HARARE (Reuters) - When veteran Zimbabwe leader Robert Mugabe sacked his vice-president in front of 12,000 baying party members last week, Emmerson Mnangagwa sat quietly in the crowd, a green baseball cap pulled low over his eyes.
The man who stood to gain most from the departure of Joice Mujuru betrayed nothing by his face and gentle clapping -- a survival tactic honed during five decades of service from teenage guerilla to minister of defense, finance and justice for the mercurial now 90-year-old Mugabe.
His cap, however, spoke volumes.
Emblazoned across its front, next to the obligatory black-and-white portrait of a grim-faced Mugabe, were four words: “Indigenise, Empower, Develop, Employ” -- a slogan of Mugabe’s ruling ZANU-PF party.
If, as analysts expect, the inscrutable Mnangagwa is named this week as new vice-president and Mugabe’s de facto successor, the country will likely see more of the nationalism that has hit investment and growth in the last six years.
It’s a tactic that ZANU-PF embraced to deflect its responsibility for the economic collapse in 2000-2008 - stemming from its disastrous policy of reclaiming white farms and hyperinflation - that sits alongside its continuing blame of outsiders and Western sanctions for Zimbabwe’s troubles.
During the three-day party congress, Mnangagwa’s one speech enforced the message from his clothing.
Besides formally recognizing the black in the national flag as a symbol of Zimbabwe’s indigenous people, the 68-year-old unveiled revisions to the party’s constitution aimed at emphasizing the party’s adherence to the “total ownership and control” of Zimbabwe’s natural resources.
It was a key insight to the party’s direction as it contemplates life beyond Mugabe, Zimbabwe’s only leader since independence from Britain in 1980.
“We will remain forever masters of our own destiny,” Mnangagwa said, to cheers from the crowd.
Such adherence to the mantra of ‘indigenisation’ is worrying for businesses eager to tap the southern African nation’s mineral wealth, and for Zimbabweans desperate to attract the foreign capital needed to kick-start their flat-lining economy.
Indigenisation is loosely based on neighboring South Africa’s Black Economic Empowerment drive to address the legacy of apartheid, and requires foreign firms to transfer a majority of their shares to local black Zimbabweans.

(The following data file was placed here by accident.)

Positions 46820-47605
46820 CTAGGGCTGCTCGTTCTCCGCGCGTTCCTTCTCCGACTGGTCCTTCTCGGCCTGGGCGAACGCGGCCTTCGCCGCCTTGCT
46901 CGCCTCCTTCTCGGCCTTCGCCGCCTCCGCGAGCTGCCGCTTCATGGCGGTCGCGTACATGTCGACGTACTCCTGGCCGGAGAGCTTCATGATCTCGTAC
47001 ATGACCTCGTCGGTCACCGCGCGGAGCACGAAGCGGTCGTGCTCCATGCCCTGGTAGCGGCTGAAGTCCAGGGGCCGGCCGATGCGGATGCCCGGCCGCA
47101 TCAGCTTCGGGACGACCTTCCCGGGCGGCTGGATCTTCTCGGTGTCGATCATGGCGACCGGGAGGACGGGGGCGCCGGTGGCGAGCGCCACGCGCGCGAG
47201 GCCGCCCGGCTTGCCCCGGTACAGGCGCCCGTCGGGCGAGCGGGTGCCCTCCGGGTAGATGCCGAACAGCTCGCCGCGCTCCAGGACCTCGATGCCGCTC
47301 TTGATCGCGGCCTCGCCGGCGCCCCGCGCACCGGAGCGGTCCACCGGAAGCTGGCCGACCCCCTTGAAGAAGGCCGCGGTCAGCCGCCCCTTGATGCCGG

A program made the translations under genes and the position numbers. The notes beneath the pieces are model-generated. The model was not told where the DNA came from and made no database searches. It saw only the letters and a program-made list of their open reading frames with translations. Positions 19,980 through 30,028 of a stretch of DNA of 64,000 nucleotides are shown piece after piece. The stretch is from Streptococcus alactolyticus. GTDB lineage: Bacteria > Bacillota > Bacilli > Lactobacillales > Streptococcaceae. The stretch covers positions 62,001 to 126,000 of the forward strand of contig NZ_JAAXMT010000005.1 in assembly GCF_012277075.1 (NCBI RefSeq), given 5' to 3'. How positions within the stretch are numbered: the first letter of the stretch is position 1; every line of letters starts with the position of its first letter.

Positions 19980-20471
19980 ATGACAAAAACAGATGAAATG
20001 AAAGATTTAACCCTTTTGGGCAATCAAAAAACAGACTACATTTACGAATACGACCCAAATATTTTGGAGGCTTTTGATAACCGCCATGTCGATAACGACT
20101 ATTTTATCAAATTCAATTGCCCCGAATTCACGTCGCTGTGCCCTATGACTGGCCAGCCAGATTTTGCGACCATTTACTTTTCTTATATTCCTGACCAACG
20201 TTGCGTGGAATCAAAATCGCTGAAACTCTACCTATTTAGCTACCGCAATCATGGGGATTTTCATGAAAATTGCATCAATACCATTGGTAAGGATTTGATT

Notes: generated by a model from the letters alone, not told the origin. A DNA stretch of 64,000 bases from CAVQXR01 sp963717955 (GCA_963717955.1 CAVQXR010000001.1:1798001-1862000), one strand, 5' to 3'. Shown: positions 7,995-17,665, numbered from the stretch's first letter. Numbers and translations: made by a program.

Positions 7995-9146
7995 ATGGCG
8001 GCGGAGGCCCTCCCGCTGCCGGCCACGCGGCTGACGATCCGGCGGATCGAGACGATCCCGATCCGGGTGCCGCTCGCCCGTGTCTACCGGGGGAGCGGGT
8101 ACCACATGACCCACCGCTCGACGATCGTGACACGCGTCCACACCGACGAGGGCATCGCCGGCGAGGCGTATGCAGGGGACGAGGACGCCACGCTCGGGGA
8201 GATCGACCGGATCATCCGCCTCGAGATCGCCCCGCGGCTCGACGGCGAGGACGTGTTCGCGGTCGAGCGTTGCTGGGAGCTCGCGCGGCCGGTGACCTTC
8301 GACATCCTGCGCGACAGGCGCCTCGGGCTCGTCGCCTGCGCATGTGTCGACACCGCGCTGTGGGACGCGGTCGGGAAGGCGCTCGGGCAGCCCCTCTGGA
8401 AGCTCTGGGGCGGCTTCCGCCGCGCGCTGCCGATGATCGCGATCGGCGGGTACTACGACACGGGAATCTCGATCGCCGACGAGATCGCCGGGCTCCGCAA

But the policy has had a chilling effect on investment, not least because six years after its inception Harare has still not clarified the rules, saying different sectors will be treated differently.
Some 4,600 Zimbabwean firms have closed in the last three years, with the loss of 55,000 jobs. Growth remains anemic and unemployment stands above 80 percent.
At an investment conference in Johannesburg last month, Chinamasa inadvertently revealed the extent of confusion and double-speak in Zimbabwe’s corridors of power.
“I hope that sooner or later I will be able to clarify, on a case by case basis, the law of indigenisation,” he said. “We’ve been working very hard on trying to build consensus on clarifying it.”
But with ZANU-PF in the grips of an intensifying personality cult and politicians jockeying for space in a post-Mugabe administration, economic reality is slipping ever further down the list of the party’s priorities.
In eight hours of congress speeches on Saturday, its only mention came from a 13-year-old schoolboy reading from an autocue -- and battling a deafening sound system -- about the Zimbabwe Agenda for Sustainable Socio-Economic Transformation, known by the catchy acronym ZIM-ASSET.
By contrast Mugabe focused his two hours of ad lib speaking on diatribes against perceived enemies such as former colonial power Britain - a “little, little island” - and “treacherous” factions within ZANU-PF led by the departed Mujuru.
Sowing further confusion and prolonging anxiety about his lack of clear successor, he then declined to nominate his two deputies for another four or five days, saying he did not wish to “rush” the decision.
“This is all about power. Everything else takes second place,” one senior ZANU-PF source, who did not wish to be named, said of the congress. “The economy doesn’t matter.”
Editing by Sophie Walker